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Geoff Fisk

Geoff Fisk

What Are Poker Blinds?

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If you play poker, or even just observe a hand, you’ll hear the terms small blind and big blind used quite often. These poker terms, known collectively as the blinds, are an essential part of Texas Hold’em, Omaha, and many other poker games.

The blinds are mandatory bets placed before the beginning of a poker hand. The small blind and big blind are posted from players in particular positions at the table, and those positions move one player to the left after each hand.

Here’s an expanded guide aimed at answering the question – what are poker blinds?

The Small Blind and The Big Blind

No-Limit Hold’em, Pot-Limit Omaha, and Big-O stand as the three most popular poker games played at the Lodge. Hold’em and Omaha (as well as several other poker games) use a betting structure that involves blinds and a button.

When you look at a NLH or PLO table, you’ll always see a disc labeled “BUTTON” or “DEALER” sitting in front of one player. The small blind position is on the direct left of the button, and the big blind position is to the direct left of the small blind.

What Are Poker Blinds?
The button, small blind, and big blind are always next to each other at the poker table.

When you look at the cash game list at the Lodge, you’ll see the listings include:

  • $1/$2 NLH w/BP
  • $1/$3 NLH w/BP
  • $2/$5 NLH w/BP
  • $1/$2/$5 PLO w/BP

The games listed here include No-Limit Hold’em (NLH) and Pot-Limit Omaha (PLO). The dollar amounts at the front of these listings represent the small blind and big blind amounts for that game.

The “BP” at the end of each listing stands for “bomb pot”, and you can read more about bomb pots here.

The blinds in a cash game essentially represent the stakes of a game. $1/$2 NLH is the lowest-stakes game you can play at the Lodge. The Lodge livestream, however, sometimes hosts games with blinds that go up to $200/$400!

At the Lodge (and at poker rooms in general), the max buy-in for a cash game goes up as the blinds go up. Consider the Lodge cash game listings with the allowed buy-in range added to the list:

  • $1/$2 NLH w/BP ($100-$300 buy-in)
  • $1/$3 NLH w/BP ($200-$1,000 buy-in)
  • $2/$5 NLH w/BP ($200-$2,000 buy-in)
  • $1/$2/$5 PLO w/BP ($200-$1,000 buy-in, match the stack)

As we can see here, the higher the blinds, the higher the max buy-in. There are games at the Lodge with even higher blinds, and with uncapped buy-ins (meaning you can put any amount of money on the table!)

Let’s sat you’re playing the $1/$2 NLH game at the Lodge. Every hand begins with the player in the small blind position putting $1 in the pot, and the player in the big blind putting $2 in the pot.

Once the cards are dealt, the preflop betting round begins. To stay in the hand, the first player to act must at least call the $2 big blind amount.

Straddles

In cash games, you’ll often see a player (or two or more players) put out a bet before the cards are dealt, for an amount bigger than the big blind. That move is called a “straddle” or “live straddle” and effectively increases the blind amount for the hand.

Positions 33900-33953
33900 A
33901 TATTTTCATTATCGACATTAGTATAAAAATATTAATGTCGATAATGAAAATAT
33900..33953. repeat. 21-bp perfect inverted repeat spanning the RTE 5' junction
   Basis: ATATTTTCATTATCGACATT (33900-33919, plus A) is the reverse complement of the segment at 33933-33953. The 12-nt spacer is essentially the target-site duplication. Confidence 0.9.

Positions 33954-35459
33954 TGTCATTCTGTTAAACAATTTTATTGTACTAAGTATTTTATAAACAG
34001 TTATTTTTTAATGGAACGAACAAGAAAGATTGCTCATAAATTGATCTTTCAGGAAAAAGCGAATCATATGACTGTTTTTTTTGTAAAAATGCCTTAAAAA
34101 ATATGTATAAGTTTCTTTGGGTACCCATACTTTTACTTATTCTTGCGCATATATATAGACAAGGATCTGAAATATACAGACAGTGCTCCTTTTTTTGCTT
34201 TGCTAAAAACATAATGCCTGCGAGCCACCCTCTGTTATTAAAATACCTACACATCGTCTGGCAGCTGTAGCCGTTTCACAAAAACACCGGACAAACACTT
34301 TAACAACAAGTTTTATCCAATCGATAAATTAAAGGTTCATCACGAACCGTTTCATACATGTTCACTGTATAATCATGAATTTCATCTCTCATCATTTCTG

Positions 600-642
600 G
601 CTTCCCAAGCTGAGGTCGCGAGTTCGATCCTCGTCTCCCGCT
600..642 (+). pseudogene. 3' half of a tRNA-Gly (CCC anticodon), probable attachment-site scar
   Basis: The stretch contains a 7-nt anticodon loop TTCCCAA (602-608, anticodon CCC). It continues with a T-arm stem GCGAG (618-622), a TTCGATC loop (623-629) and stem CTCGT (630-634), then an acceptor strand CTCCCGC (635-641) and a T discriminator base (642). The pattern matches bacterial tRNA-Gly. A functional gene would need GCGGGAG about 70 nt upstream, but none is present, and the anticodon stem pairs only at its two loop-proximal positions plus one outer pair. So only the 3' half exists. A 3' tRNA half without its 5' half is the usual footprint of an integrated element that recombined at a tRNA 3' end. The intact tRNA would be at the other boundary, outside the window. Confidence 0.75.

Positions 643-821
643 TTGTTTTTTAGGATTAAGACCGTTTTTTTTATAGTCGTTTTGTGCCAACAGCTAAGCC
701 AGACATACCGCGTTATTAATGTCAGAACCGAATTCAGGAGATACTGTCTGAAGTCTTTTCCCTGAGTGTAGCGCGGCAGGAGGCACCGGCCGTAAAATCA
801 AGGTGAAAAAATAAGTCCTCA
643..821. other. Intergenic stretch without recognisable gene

For example, you’ll quite often see the player in the under-the-gun position at a Lodge cash game table (the player to the immediate left of the big blind) put out a straddle. In a $1/$2 game, the straddle amount is often $5, but can be any size the player wants to make it.

The next-to-act player must at least call the $5 to continue in the hand. If nobody has raised  when the action comes back around to the under-the-gun player, that player can either check their option, or raise. 

For more on straddles, check out this guide from Upswing Poker.

How Do the Blinds Work in Poker Tournaments?

In a cash game, the blind amounts don’t change. If you sit in at a $1/$2 game at the Lodge, the small blind and big blind will always be $1 and $2.

The blinds work much differently when it comes to poker tournaments. In tournaments, the blinds increase in preset intervals known as “levels”. The amount of time in takes for a level to complete varies by tournament.

For instance, take a look at the structure for the Lodge’s weekly $15,000 Guaranteed Single Re-Entry Deep Stack tournament:

Sunday Single Re-Entry Deep Stack at the Lodge

  • Buy-In: $250
  • Starting Stack: 35,000 chips
  • 30-minute levels (late entry allowed through Level 9)
  • $15,000 guaranteed prize pool
  • One re-entry allowed

In this popular weekly tournament, the levels are 30 minutes long, and the blinds start at 100/100. You get 35,000 chips to begin the tournament.

Every 30 minutes, the blinds increase. At Level 2, the blinds are 100/200. By the time Level 6 comes around, the blinds are 400/800.

Tournaments play out until only one player remains, and that player has won all of the chips in play. The escalating blinds in a tournament are necessary for the event to end in a reasonable amount of time.

If the blinds just stayed at 100/100 for the duration of a tournament where players had 35,000 starting chips, imagine how long it would take for one player to win all of the chips in play!

More Resources on How the Blinds Work in Poker:

Blinds, Antes & The Button | Poker Rules

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